Avro Anson 6610


Collection Gerald Thomas Padden
Courtesy Graham Padden (paddeng@padden.eu)

Source of information


built in UK
Anson Mk. I

first date: 17 April 1941 – Taken on strength at MacDonald Brothers Aircraft at Winnipeg, Manitoba

Ex RAF W2134.

Winter conversion kit installed during assembly. To No. 2 Training Command on 29 July 1941, for use by No. 7 Air Observers School at Portage la Prairie, Manitoba.

To MacDonald Brothers for overhaul, 25 March to 6 June 1943.

To No. 2 Training Command when completed.

To No. 2 Air Command on 1 December 1944.

Pending disposal from 10 April 1945.

By 27 November 1945 on the books of Material Command, stored at No. 5 Satellite Equipment Holding Unit at Neepawa, Manitoba, where it was noted with 3619:25 total time, 1667:25 since overhaul.

last date: 1 October 1946 – Struck off, to War Assets Corporation for disposal


Collection Gerald Thomas Padden
Courtesy Graham Padden (paddeng@padden.eu)

The Final Flight of Hampden TB.I AD729

One of the aircrew was trained in Canada…

Defence of the Realm

This article was researched and written by request of Gareth Evans whose great uncle was Pilot Officer William Rees.

In the closing hours of January 11th 1943, a formation of bombers grumbled their way towards the Scottish coast. They were twelve Handley Page Hampdens of the Royal Australian Air Force’s No.455 Squadron attached to RAF Costal Command and based at RAF Leuchars, Fife. The aircraft were returning from a late afternoon anti-shipping operation off the Norwegian coast using the early darkness of winter to cover their escape back to Britain. No.455 Squadron was a veteran unit having a wealth of experience on the Hampden that ranged from minelaying to attacks on the German battleships Scharnhorst and Gneisenau. The previous year the squadron had also deployed to Russia to support the arctic convoys before training Russian crews on how to operate the aircraft.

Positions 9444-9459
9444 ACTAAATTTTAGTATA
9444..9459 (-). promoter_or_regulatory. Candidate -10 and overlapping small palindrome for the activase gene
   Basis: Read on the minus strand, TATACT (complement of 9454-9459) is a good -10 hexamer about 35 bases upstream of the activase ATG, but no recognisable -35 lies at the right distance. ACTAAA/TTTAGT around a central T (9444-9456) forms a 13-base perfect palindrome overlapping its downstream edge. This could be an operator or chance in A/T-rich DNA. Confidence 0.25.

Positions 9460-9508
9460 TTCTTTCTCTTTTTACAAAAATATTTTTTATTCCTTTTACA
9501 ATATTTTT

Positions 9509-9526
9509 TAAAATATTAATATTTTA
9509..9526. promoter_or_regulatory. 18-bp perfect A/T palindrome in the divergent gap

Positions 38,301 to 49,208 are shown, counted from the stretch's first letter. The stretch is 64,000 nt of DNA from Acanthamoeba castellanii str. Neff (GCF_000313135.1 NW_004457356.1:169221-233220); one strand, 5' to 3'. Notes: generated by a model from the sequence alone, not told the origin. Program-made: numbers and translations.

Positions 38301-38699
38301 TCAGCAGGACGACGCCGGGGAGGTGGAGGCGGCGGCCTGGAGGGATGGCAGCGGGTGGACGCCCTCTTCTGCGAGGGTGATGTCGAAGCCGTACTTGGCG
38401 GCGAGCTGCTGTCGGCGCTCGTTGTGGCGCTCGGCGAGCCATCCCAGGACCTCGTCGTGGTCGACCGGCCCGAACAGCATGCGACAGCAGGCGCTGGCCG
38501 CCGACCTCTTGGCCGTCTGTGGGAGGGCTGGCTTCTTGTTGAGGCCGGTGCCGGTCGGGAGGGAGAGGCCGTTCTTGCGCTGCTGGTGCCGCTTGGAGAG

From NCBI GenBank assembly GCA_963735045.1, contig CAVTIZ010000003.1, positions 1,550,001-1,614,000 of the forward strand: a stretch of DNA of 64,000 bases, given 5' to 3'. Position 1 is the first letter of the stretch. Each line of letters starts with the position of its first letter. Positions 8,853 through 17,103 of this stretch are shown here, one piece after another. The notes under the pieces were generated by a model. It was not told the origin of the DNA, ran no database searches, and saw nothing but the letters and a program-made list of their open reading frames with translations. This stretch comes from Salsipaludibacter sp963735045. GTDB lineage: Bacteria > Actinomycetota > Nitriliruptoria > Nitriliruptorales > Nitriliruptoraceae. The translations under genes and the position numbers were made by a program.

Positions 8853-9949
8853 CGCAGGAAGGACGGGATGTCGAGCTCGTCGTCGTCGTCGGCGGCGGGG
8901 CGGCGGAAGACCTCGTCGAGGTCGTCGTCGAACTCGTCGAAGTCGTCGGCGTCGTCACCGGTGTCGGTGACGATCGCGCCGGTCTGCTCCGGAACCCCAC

no-455-squadron-royal-australian-air-force-handley-page-hampdenNo.455 Squadron Hampden (ADF-Signals)

By this stage…

View original post 638 more words

Before I go on…

Before I go on one more time on this blog…

British Commonwealth Air Training Plan

I could have written a book about Eugene Gagnon, a Mosquito pilot with RAF 23 Squadron who unknowingly led me to Allan Todd just like my wife’s uncle led me to write blogs about WWII.

Eugene Gagnon course 46

LAC Eugene Gagnon at No. 6 SFTS, Dunnville, Ontario

Writing a blog was easier in 2009.

Souvenirs de guerre was a blog created when my wife’s uncle told us he was a sailor aboard HMCS Athabaskan the night the destroyer was torpedoed. Souvenirs de guerre had its English counterpart since English speaking people were contributing so many stories and pictures.

The floodgates then opened wide one day when veterans started writing comments.

One veteran air gunner was instrumental in creating another blog about 425 Alouette, his bomber squadron in WWII.  When I found out he was suffering from this, and was just using me for his own personal glory, I just shot him down and…

View original post 28 more words